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Florida Court Discusses Intent in Child Pornography Crimes

Many criminal statutes include an element of intent. In other words, the prosecution must prove that the defendant possessed the mental state needed to commit the crime to obtain a conviction. In child pornography cases that involve the use of technology and sharing of files, however, the prosecution may not be able to establish intent. In a recent Florida ruling, a court described what evidence is sufficient to demonstrate that a defendant charged with distributing child pornography knew or should have known he was committing a crime. If you are charged with a child pornography offense, it is prudent to meet with a skillful Florida criminal defense lawyer to discuss your potential defenses.

The Defendant’s Charges

It is alleged that a detective involved in investigating child pornography used a computer to communicate with the defendant’s computer. The defendant’s computer had a peer-to-peer file-sharing program that allowed parties to share torrents. When the defendant’s computer was running, it indicated that it had child pornography, and the detective was able to download two videos that contained child pornography from the defendant’s computer on two occasions.

Reportedly, the defendant was charged with the transmission of child pornography by an electronic device. He moved for an acquittal, arguing that the prosecution could not prove that he knowingly transmitted pornography. Following the trial, he was sentenced to eleven months in jail, followed by three years of probation. He appealed his conviction, arguing that the trial court erred in denying his motion for acquittal.

Proving a Defendant’s Intent in Child Pornography Cases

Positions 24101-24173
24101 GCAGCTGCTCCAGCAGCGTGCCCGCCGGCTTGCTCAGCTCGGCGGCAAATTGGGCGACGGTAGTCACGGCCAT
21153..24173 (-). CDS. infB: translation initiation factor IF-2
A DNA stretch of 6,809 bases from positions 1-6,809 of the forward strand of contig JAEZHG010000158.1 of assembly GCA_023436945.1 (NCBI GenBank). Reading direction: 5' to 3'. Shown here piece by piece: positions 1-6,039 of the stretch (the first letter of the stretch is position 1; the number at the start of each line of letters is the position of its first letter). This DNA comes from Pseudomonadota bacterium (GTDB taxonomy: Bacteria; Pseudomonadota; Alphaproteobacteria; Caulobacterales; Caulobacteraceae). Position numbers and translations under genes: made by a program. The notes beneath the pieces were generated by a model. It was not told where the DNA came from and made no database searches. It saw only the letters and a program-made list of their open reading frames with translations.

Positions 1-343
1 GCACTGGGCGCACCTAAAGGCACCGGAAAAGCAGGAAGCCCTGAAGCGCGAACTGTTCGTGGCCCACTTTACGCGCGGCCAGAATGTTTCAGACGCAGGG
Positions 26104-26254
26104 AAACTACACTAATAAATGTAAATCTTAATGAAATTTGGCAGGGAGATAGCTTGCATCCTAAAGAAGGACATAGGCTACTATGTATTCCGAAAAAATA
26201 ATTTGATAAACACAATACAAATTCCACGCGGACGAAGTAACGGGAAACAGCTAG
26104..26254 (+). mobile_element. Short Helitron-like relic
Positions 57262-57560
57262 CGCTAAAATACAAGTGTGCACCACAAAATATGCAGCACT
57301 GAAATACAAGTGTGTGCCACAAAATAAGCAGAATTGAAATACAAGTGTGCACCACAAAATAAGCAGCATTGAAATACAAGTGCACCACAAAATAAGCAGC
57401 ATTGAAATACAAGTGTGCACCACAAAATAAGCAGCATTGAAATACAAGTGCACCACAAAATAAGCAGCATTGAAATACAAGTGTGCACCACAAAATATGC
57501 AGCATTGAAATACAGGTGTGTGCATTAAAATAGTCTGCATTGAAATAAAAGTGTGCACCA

A court reviewing the sufficiency of evidence will assess the evidence in a light most favorable to the State, and in this perspective, determine whether a rational trier of fact could have found the existence of each element of the charged offense beyond a reasonable doubt. The State has to present substantial and competent evidence to sustain a verdict, and evidentiary conflicts and reasonable inferences from that evidence are resolved in favor of the verdict.

The statute the defendant was charged with violating provided that any person who knew or reasonably should know that he or she transmitted child pornography to another individual commits a felony of the third degree. Transmission is defined as sending and delivering any data, information, or image from one person or place to another. The State can prove transmission by showing that the defendant created a folder and explicitly allowed others to access its contents, as it is reasonably foreseeable that the images in the folder will be accessed and downloaded.

In the subject case, the software the defendant used did not require him to grant access to each individual that wanted to access the folder, but the evidence made it clear that anything that was moved into the folder would be shared with others as long as the computer was running. Thus, the court found that the evidence was sufficient to prove the defendant knew or should have known he was sharing child pornography, and his conviction was affirmed.

Speak to an Experienced Florida Criminal Defense Attorney

A conviction for a child pornography offense can irreparably impair a person’s liberties, and it is vital for people faced with such charges to meet with an experienced criminal defense lawyer to determine their rights. Florida criminal defense attorney Genine Ann Mejia is well-versed in what it takes to obtain a favorable outcome, and if you are charged with a crime, she will advocate tirelessly on your behalf. You can contact Ms. Mejia via the online form or at (386) 463-0849 to schedule a meeting.

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